When people retire from business and an active daily life, they usually relax their entire attitude. They fall into comfortable old age without a struggle; they drift into old age habits and senile behavior. And worst of all, they generally shut off the power of their minds. They say to themselves: “I’ve worked hard for fifty years. I’ve amassed a neat little sum. I’m tired of thinking and acting — I’m going to sit around and watch the rest of the world work.”

That’s fatal. And what’s more, it isn’t intelligent. The elderly people who retire and who get right to work on some pleasurable hobby — travel, write, paint, or something like that, even collect stamps — those are the folks who have the secret of remaining young near and dear to them.

Scientists tell us that the most productive and fertile time in a person’s spiritual and mental life is the time when the passions, the hatreds, and the ecstasies of earthly life are at an end. It is then that the brain is powerful, potent, and ready to perform wonderful feats, to electrify the world by its brilliance.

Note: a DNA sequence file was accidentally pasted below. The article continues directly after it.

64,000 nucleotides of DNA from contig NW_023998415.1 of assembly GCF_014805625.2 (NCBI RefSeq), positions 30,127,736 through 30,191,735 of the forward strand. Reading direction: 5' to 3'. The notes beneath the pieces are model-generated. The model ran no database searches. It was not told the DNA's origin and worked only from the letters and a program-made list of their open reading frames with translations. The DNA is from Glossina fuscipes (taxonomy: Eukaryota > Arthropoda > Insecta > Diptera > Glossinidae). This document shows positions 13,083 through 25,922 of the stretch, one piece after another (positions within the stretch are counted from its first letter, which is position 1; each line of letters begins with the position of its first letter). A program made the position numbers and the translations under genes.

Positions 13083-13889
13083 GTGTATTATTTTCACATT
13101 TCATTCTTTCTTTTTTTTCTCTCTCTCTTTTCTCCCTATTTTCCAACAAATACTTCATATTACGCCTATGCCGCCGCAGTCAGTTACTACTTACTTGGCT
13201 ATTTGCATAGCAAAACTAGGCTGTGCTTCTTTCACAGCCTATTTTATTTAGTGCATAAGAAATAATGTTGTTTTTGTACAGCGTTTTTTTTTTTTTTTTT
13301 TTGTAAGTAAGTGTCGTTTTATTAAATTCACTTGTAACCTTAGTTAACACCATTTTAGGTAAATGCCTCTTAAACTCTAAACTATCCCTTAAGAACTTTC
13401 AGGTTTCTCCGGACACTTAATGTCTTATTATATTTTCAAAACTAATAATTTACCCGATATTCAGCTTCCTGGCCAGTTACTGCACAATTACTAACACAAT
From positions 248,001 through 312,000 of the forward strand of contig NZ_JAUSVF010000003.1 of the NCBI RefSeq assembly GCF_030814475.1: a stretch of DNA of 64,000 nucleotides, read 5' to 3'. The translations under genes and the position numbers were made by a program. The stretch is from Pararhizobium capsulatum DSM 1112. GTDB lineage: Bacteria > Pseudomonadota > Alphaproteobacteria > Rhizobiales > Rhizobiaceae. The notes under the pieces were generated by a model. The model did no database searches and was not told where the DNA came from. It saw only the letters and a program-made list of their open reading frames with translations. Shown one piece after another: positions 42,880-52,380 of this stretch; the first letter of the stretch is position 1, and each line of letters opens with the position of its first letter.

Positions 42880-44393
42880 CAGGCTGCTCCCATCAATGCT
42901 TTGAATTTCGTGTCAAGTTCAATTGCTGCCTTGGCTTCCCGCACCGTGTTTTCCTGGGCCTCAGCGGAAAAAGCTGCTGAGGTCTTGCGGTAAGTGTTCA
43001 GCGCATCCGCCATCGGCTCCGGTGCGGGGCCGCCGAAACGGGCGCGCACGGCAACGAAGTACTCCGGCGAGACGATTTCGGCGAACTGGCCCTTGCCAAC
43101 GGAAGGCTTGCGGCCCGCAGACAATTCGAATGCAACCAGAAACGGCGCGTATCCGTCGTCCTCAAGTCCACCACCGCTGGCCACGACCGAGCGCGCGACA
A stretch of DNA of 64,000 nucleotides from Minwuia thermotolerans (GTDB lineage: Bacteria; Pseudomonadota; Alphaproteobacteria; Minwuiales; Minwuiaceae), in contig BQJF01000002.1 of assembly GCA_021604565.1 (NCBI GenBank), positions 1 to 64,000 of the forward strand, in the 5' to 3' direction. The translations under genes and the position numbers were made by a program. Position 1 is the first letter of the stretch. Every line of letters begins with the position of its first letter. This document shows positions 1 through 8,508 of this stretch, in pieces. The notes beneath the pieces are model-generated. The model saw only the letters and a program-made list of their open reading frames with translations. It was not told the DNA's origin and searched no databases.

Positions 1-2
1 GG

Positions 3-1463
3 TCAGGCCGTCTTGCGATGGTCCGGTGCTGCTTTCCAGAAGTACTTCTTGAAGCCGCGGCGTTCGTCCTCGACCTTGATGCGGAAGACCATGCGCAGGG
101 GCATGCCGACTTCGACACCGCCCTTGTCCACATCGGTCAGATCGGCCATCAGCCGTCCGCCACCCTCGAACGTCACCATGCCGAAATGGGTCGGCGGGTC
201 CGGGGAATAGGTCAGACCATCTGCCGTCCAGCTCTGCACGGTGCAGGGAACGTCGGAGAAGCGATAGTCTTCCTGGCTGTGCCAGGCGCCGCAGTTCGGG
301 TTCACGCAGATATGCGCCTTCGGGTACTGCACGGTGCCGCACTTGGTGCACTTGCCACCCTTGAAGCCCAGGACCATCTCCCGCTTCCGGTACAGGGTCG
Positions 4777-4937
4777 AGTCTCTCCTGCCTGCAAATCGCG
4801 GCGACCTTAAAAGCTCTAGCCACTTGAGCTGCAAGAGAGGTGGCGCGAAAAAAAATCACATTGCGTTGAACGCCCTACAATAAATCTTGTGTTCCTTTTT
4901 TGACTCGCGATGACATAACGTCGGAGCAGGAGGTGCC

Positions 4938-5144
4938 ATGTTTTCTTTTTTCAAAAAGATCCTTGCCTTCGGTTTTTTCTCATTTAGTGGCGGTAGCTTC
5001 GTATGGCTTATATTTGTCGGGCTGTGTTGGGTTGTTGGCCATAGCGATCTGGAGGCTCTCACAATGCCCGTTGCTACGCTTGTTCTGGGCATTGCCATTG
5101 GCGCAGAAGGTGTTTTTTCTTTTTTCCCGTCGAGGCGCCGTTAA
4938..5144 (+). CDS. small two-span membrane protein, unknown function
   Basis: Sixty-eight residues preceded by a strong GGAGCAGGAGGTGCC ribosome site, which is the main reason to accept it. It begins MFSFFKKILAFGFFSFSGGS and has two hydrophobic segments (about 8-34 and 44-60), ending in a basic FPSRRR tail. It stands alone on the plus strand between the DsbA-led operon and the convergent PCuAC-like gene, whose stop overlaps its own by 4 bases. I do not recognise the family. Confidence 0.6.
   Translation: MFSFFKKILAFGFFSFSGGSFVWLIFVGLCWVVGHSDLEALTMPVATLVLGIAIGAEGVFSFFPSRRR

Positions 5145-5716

Look at the great men and women who have done their best work — often the work that has made them immortal — when they were past fifty. People such as Thomas Edison and Charles Darwin, William Gladstone, the statesman, and Sir Isaac Newton. All of these were past what we commonly call the “prime of life” when they did their best work.

Edison developed motion pictures after most people have stopped living and are merely existing. Luther Burbank was an old man in years when he performed some wonderful work in plant experimentation. One of the most sensational novels of the 1800s, Europa, was written by Robert Briffault, at the age of sixty. He then published another book that met with similar success.